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In Sir Arthur Conan Doyle's The Resident Patient, a doctor called Trevelyan comes to see Sherlock Holmes about a little problem. Dr Watson recognises him as the author of “a monograph on obscure nervous lesions.” Dr Trevelyan is delighted, naturally enough: “I so seldom hear of the work that I thought it was quite dead. My publishers give me a most discouraging account of its sale.”
This, the common lot of all authors, or at least the lot of all the authors known to me in person (though this, I admit, may be a reflection merely on the nature of my literary acquaintance and therefore indirectly on me), is not the problem about which Dr Trevelyan comes to consult Holmes.
Trevelyan is in an unusual situation. He has been set up in practice by a stranger called Blessington, on condition that he, Blessington, continues to live in Trevelyan's house and takes three quarters of his fees. Trevelyan, who has no capital to start a practice of his own, agrees.
This arrangement works until one day Blessington seems to have been agitated by some news and becomes fearful for his safety. A little while later, Trevelyan is consulted by a man who is supposedly a Russian aristocrat, accompanied by his son; the man is suffering from catalepsy, a condition in which Trevelyan is a specialist.
During the visit, the man has one of his attacks, but he and his son disappear from the house while Dr Trevelyan searches for amyl nitrite (the inhalation of which has produced good results in such cases). Later, Holmes replies to Watson's question about the cataleptic attack: “A fraudulent imitation, Watson, though I should hardly dare to hint as much to our specialist. It is a very easy complaint to imitate. I have done it myself.”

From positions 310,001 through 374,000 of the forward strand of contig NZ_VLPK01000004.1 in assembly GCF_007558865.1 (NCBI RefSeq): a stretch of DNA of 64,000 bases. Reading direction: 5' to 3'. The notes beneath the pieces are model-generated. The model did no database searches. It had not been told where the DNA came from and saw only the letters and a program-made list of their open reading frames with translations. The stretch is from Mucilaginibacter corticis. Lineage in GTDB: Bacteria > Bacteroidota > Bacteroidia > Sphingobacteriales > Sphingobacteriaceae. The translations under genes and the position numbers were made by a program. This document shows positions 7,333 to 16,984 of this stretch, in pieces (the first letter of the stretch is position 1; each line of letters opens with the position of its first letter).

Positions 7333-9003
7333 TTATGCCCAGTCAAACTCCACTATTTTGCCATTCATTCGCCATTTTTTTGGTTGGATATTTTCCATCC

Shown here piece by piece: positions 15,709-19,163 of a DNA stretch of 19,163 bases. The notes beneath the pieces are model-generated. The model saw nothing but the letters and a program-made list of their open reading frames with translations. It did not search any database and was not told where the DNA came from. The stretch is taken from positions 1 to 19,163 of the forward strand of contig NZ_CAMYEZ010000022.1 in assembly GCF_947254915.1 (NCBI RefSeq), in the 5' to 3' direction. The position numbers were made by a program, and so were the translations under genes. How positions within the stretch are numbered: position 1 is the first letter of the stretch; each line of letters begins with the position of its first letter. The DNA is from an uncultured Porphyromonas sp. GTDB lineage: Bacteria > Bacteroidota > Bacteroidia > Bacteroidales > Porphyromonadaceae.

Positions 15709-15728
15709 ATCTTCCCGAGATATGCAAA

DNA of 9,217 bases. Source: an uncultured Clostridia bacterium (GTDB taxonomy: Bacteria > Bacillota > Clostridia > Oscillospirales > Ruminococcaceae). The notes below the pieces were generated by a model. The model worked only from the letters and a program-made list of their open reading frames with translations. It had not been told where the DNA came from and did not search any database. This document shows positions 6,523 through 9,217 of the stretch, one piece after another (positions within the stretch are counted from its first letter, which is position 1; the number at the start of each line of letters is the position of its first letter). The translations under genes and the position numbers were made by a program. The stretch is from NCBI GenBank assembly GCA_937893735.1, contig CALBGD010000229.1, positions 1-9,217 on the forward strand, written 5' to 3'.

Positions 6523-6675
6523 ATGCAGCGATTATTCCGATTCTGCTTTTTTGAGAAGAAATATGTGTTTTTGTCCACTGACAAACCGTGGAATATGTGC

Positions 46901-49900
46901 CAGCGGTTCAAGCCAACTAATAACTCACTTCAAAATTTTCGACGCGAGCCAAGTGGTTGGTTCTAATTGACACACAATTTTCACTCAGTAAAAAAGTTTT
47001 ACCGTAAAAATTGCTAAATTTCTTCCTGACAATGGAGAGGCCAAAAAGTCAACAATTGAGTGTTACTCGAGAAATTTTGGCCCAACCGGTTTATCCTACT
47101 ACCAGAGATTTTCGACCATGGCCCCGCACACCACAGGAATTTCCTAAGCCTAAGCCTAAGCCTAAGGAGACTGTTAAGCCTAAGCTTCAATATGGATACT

To cut a short story even shorter, Blessington is not really Blessington, but Sutton, the worst of a gang who committed a bank robbery that, in the words of our current chief constables, “went tragically wrong,” and in which the caretaker, Tobin, was killed. Sutton/Blessington subsequently turned Queen's evidence, and one of the gang was hanged. The others (apart from Sutton/Blessington) were sent to prison for 15 years. Sutton/Blessington disguised himself by means of living with Trevelyan. Hearing that the other gang members had been released early (some things never change) he becomes fearful for his life. The Russian aristocrat and his son are really members of the gang, and eventually they manage to get into Sutton/Blessington's room, where they hold a mock trial and then hang him, trying to make it look like suicide. They are never caught.
Oddly enough, I was once involved as a witness in a similar case: a man hanged another and tried to make it look like suicide. Apparently he gave his victim, whom he had intimidated into obedience, a choice: to have his throat cut or be hanged.
The main difference between the cases was this: that in the case in which I was involved the man was not motivated by revenge, but (as far as I could tell) by sheer unadulterated malignity, by sheer delight in doing evil. This delight is one of the great puzzles of human nature.
In the case in which I was involved the man was not motivated by revenge, but (as far as I could tell) by sheer unadulterated malignity